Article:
“Sometimes, the image of my mother just lingers in my mind even when I turn off the lights,” He reveals.
After graduation, Doc Ted accepted a job at a military airbase in Saudi Arabia, near the border with Yemen. He first learned about emergency medicine in his job, something that he enjoyed and brought along with him when he returned to the Philippines and whenever he joined emergency missions in and out of the country. He’s been with the Philippine Everest expedition and has gone to medical missions in Haiti and Nepal, among the many places he’s been to.
One of the most traumatic experiences he had while on these missions was seeing a fellow rescue worker getting shot in the head right before his very eyes in Haiti.
“When people are hungry and desperate, they will find a way to survive, and worse comes to worst, they are ready to kill,” he says.
How Ready Are Filipinos?
Doc Ted laments that while the Philippines has some of the most efficient and sophisticated monitoring agencies in the world like PAGASA and PHIVOLCS, Filipinos are generally very lax about and do not anticipate the likelihood of emergency situations.
“It’s this ‘bahala na’ mentality that usually puts us in danger,” he remarks. “How many households have stockpiles? How many homes have fire extinguishers? How many know how to apply first aid and basic life support?”
For Doc Ted, he feels the government should implement emergency measures that should be strictly complied by all.
“I really don’t like convincing people [to prepare]: I think we need to impose. In the some of the Pacific islands [like American Samoa, Marianas, and Guam], if your house has no storm shutter, they’ll fine you. If they see you walking in the middle of a storm, they’ll put you to jail.”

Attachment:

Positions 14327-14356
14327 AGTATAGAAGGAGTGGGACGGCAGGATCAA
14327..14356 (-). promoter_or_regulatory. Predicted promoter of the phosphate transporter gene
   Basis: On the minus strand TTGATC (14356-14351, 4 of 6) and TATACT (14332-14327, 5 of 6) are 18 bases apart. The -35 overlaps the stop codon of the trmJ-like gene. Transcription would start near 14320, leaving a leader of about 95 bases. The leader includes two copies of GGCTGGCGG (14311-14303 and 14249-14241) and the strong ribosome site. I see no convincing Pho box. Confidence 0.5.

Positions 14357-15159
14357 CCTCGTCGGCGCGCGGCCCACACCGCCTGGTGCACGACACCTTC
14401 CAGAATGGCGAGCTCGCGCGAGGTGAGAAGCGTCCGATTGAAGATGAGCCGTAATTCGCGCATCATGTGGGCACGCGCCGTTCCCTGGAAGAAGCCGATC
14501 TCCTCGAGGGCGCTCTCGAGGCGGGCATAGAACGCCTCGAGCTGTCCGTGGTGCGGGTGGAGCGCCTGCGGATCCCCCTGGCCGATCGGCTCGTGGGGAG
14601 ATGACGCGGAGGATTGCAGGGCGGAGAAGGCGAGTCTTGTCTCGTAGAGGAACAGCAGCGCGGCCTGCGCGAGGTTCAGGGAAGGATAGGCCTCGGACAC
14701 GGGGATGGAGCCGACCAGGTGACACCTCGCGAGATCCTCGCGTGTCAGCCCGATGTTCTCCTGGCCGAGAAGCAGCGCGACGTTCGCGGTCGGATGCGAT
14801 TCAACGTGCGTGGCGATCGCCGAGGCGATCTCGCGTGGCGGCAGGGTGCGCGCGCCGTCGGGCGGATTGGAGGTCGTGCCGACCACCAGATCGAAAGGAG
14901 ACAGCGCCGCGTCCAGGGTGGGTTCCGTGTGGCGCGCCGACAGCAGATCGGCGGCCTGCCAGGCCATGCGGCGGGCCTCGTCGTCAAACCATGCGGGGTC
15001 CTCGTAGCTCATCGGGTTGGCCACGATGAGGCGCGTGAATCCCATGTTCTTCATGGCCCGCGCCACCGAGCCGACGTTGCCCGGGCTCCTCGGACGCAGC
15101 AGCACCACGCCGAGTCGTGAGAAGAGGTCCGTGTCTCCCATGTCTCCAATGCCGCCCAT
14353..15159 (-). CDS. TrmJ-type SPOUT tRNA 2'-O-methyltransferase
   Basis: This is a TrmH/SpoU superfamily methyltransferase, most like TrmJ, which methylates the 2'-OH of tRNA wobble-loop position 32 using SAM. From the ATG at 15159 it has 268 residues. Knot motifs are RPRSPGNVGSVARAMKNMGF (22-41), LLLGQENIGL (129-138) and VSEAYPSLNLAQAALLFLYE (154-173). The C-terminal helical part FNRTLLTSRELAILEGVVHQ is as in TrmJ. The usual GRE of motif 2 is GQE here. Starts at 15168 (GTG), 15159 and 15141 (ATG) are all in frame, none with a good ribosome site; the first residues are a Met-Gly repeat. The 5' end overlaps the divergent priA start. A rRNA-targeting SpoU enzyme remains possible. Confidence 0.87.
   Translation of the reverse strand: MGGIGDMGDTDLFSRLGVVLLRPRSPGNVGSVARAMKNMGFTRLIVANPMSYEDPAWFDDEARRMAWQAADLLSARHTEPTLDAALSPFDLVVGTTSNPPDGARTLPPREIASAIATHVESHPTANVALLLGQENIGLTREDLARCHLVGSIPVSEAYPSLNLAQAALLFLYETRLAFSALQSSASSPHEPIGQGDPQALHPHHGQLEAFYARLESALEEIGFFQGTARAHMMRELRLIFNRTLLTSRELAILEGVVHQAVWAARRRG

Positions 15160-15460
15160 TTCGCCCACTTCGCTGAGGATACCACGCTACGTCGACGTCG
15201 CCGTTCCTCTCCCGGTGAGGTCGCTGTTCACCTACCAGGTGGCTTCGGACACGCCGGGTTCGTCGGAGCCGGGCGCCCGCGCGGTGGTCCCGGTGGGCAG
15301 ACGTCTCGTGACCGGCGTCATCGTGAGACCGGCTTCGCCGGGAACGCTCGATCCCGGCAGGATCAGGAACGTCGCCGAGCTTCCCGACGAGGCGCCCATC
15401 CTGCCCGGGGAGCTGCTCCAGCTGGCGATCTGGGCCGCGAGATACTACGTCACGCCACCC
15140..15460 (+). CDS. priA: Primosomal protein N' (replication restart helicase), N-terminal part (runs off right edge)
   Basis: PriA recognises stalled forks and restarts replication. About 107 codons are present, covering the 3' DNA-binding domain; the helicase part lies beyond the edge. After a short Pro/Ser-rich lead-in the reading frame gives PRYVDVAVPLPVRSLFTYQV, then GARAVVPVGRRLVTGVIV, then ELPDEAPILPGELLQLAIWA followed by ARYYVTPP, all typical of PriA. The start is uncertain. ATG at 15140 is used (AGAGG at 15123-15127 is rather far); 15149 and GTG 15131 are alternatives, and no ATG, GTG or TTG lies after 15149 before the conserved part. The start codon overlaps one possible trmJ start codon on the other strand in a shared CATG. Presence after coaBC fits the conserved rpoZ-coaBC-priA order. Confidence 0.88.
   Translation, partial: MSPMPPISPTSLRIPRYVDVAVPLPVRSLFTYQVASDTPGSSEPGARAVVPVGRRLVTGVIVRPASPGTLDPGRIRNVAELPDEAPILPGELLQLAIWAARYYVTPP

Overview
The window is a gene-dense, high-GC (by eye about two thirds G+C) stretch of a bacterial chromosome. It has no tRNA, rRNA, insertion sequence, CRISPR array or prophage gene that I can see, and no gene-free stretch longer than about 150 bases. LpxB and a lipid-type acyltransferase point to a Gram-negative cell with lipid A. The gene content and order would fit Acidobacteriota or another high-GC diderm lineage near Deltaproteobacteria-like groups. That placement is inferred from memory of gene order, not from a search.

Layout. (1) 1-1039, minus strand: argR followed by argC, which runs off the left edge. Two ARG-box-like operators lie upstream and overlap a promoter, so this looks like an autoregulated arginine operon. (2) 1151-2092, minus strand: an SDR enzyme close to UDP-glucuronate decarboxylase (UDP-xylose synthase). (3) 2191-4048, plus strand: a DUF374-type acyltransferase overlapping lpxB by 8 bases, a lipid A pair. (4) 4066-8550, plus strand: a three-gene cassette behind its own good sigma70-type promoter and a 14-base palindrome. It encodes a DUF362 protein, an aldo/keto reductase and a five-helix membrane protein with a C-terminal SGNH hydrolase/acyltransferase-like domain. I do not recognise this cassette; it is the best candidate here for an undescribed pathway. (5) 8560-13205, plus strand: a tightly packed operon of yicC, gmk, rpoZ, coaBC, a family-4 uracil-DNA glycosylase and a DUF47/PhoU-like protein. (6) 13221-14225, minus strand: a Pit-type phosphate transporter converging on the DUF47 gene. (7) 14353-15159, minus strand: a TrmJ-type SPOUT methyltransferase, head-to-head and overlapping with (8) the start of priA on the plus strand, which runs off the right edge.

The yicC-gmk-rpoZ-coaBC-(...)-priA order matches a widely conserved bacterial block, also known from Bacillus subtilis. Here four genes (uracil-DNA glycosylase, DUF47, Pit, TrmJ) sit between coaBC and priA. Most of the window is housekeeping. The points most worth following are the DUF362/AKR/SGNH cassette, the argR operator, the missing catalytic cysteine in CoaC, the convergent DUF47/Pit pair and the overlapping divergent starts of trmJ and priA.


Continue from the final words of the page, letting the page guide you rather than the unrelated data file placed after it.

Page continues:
He also feels the need to be scientific with our methods and with what goes on with their surroundings. He gets frustrated sometimes when people are doing the wrong things even during mock emergency drills.
“When one does the Drop-Cover-Hold, one must consider the situation. Is it for an earthquake? Is it for a fire, a volcanic eruption? What if you cover your head but do not see the hazards top, down, and around? Something will fall on your head and you will not know it. It will knock you out and you’re dead,” he explains.
He reminds Filipinos to always come up with an Emergency Plan, starting with the family, with the community and even at work. “Profile your community if it lies on a hazard-prone area like fault lines, slopes or shores. Have a Go Bag filled with all the essentials. Always be alert – if you’re on the street, why don’t you check first if someone is following you instead of tinkering with your phone?”
He ends the encounter with a fatherly advice:
“You don’t know the value of the life of a person, more so the people you love, until they are gone. I’ve experienced that with my own mother and sister, that’s why whenever I can, I try to help others so that it will lessen the guilt I feel for the loss of my loved ones,”
He explains “You will prepare according to how you look at the worth of your family.”